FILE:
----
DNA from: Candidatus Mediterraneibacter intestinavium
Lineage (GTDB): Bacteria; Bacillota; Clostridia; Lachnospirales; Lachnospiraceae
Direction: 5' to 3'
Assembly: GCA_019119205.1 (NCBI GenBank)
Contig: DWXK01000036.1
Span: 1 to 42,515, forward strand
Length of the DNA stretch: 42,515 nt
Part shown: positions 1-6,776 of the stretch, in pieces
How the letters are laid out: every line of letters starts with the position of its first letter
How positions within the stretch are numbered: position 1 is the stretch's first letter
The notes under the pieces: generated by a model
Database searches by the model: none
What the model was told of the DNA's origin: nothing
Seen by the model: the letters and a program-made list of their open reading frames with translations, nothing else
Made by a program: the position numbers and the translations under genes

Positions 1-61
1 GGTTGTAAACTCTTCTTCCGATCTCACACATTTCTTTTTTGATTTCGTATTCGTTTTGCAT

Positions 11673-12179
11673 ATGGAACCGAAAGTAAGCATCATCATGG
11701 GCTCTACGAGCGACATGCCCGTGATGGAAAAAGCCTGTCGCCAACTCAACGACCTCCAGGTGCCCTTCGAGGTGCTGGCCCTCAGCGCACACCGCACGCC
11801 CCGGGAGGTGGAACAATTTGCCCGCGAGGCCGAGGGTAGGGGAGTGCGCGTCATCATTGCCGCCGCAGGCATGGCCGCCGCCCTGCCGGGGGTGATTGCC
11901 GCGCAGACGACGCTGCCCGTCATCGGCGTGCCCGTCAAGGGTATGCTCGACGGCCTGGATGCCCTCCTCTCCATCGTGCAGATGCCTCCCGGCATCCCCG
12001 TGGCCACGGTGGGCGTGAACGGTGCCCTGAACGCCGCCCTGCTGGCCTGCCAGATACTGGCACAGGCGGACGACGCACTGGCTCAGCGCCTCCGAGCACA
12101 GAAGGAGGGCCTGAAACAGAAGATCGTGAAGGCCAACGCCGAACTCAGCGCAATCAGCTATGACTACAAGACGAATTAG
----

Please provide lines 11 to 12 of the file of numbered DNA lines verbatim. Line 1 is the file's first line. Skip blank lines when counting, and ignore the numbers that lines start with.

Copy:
The notes under the pieces: generated by a model
Database searches by the model: none